Sir, You Have Fooled Me Twice
People following me on Twitter and Flickr could undoubtedly tell that cell phone networks were not working very well at the Mall yesterday—my group was unable to make calls or use the Web at all, with only very spotty text service. Making matters worse, my phone, trooper that it is, kept trying to upload a handful photos to Flickr through its nonexistent data connection until the battery was completely run-down about halfway through the afternoon. So my plan to document what was happening was completely hamstrung by technology, for which I apologize. The Huffington Post has photos you’ve probably already seen.
My group managed to make it about five blocks into the throng from the Smithsonian to 7th Street before we realized that (1) we still couldn’t hear or see anything (2) we were never getting any closer than this. So we peeled off into the side streets, wandered through the bizarre but sort of wonderful street festival happening adjacent to the Mall, and finally went to go get lunch.
When we got back to Shankar’s apartment that night we watched vide of the rally on C-SPAN.org, prompting the tweet you may have seen last night: “Having watched the rally I nearly attended on C-SPAN, I can confirm it was the worst thing I’ve ever seen. What was that supposed to be?” I stand by this assessment, which has gone woefully underremarked in commentary on the event: aggressively and at times painfully unfunny, Jon Stewart convinced a quarter of a million people to come to Washington for the single worst live comedy performance I’ve ever seen. Colbert managed to get in a few laughs here and there, but this was bad, and even the performers seemed to know it.
That essentially no one on the Internet was talking about the rally even a few hours after it happened demonstrates how badly this all went off, though Stewart tries to put on a good face:
“We’re proud of ourselves. We’re proud of the show we did,” Stewart told reporters at a press conference after the rally. “For us, the success of it was the execution of the idea and the intention.”
Putting the entertainment angle aside, the end of a rally was, as you know if you’ve seen it, a too-long if fairly heartfelt plea for civility and compromise in the public sphere, smartly targeted at the recipients of that incivility rather than its perpetrators and fetishizing form over content, as Pharyngula writes:
So I’m at a loss about what we’re supposed to do in the world according to Jon Stewart. Hey, all you people working for gay and lesbian equality, all you women asking for equal pay, all you workers trying to unionize, all you peaceniks trying to end the war in Afghanistan, all you nurses and doctors and clinic workers trying to maintain reproductive freedom and keep women alive, all you teachers trying to teach science and history without censorship, all you citizens trying to build a rational health care policy, all you scientists and doctors who want our country to progress in medical research, all you damned secularists who want to keep religion out of our schools and government, hey, hey, HEY, you! Tone it down. Quit making such a fuss. You’re too loud. Shush. You’re as crazy as the teabaggers if you think your principles are worth fighting for.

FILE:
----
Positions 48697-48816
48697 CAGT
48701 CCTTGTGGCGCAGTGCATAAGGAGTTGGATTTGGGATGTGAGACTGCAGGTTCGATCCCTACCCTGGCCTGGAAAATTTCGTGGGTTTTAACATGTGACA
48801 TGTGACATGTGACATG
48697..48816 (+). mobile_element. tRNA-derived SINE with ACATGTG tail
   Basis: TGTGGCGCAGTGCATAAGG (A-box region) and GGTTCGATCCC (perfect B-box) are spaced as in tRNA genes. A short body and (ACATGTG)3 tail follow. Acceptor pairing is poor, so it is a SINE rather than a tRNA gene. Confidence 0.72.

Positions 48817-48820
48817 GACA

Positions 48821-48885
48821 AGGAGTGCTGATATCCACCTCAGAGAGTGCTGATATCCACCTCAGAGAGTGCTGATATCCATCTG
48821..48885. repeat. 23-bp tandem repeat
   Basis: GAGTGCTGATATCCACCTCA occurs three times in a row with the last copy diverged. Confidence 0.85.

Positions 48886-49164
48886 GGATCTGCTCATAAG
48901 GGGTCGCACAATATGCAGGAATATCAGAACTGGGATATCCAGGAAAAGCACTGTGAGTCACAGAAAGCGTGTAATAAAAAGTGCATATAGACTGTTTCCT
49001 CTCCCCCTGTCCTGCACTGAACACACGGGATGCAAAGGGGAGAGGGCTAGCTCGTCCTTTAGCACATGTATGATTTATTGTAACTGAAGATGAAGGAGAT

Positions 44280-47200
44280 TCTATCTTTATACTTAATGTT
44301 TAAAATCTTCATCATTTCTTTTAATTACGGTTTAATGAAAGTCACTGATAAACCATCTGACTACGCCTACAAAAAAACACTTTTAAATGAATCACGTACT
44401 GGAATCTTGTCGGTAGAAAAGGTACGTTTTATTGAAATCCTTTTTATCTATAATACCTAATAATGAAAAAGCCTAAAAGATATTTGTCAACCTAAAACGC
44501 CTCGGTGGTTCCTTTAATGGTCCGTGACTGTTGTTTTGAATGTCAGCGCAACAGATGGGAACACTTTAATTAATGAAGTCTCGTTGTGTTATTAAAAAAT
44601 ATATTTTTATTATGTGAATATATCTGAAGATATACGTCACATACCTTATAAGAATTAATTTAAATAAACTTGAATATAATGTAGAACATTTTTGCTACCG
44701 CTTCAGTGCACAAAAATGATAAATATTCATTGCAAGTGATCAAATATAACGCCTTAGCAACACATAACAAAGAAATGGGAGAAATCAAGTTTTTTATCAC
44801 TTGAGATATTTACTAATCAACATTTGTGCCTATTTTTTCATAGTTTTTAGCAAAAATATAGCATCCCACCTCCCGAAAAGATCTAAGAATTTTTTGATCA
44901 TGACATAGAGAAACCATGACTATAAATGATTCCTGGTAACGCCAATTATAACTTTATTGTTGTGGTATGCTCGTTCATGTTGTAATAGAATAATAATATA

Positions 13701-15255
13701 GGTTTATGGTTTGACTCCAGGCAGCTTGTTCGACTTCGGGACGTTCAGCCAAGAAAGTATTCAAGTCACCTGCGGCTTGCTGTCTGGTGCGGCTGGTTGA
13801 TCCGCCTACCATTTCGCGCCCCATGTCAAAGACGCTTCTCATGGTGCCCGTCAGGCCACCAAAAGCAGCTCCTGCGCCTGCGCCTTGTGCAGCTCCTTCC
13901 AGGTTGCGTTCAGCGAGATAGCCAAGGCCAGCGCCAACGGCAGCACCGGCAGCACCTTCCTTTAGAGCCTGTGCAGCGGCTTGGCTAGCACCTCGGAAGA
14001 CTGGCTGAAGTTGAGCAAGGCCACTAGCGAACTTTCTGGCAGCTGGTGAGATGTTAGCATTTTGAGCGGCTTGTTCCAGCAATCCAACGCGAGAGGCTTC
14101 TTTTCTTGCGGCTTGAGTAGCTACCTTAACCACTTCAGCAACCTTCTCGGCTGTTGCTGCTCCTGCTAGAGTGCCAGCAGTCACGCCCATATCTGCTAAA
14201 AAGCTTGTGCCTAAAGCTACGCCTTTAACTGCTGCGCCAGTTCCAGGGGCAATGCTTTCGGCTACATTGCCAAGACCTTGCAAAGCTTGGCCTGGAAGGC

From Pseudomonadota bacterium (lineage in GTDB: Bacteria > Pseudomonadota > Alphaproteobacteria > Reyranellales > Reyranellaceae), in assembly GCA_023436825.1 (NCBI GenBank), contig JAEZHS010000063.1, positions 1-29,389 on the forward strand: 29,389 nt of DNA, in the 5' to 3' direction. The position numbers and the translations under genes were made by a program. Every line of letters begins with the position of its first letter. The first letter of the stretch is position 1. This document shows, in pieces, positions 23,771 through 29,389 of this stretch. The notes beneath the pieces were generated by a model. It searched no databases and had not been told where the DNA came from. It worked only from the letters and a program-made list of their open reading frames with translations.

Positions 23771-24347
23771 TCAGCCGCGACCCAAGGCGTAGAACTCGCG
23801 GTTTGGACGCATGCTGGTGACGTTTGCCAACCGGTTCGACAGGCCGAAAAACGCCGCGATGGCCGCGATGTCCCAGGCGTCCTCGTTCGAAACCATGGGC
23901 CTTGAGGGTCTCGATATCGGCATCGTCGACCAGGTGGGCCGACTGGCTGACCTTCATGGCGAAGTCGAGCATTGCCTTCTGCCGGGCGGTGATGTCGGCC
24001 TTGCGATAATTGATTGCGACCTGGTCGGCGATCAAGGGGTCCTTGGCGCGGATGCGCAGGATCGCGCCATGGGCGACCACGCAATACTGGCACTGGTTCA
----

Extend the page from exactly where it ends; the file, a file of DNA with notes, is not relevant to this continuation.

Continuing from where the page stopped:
Civility in our day-to-day lives is good, but completely irrelevant to the political sphere where struggle is actually happening; Matt Yglesias of all people debunked Jon Stewart’s thesis weeks in advance when he wrote that the reason legislators can’t “put aside their differences” and “agree to disagree” in the way that spouses, co-workers, and drivers at the Lincoln Tunnel can is because they understand their political disagreements have actual consequences for control of government. A view of politics like the one Stewart espouses reduces politics to a mere question of taste, about as important as Coke vs. Pepsi—a conversation starter, maybe, but certainly nothing worth fighting over.
As with other spectacular failures of this sort—and it was, I think, a pretty spectacular failure, given the use to which the media spotlight and huge numbers of attendees were put—it’s useful to think about what the people who attended this rally were after and what they got.
From my place in the crowd it seemed to me that what many people in the crowd wanted was recognition that they too are a collective, that they too constitute a “movement,” that there are other people in the country who think like they do and want what they want and that all such people might get together and work to make things happen. They’re people who believe alternatives to what exists are possible and necessary, and want someone to show them where to go to start to get it. But Stewart’s supposed call for civility and “reasonableness” is completely orthogonal to that drive, if not actively destructive of it—and the Rally to Restore Sanity a basically pointless, poorly executed exercise in self-promotion that is already completely forgotten.
It’s as if the entire Obama campaign and presidency happened again, only in miniature, in the span of a single afternoon.
These crowds are still waiting for some leaders.
I’m glad I came to DC this weekend because I was able to see friends I haven’t seen in too long (with many others I unfortunately wasn’t able to meet up with this time, sorry guys)—but the Daily Show Rally for Daily Show Ratings was as muddled and empty as I feared it would be. Too bad! Of course I saw it coming—but there’s more pleasure, sometimes, in being wrong.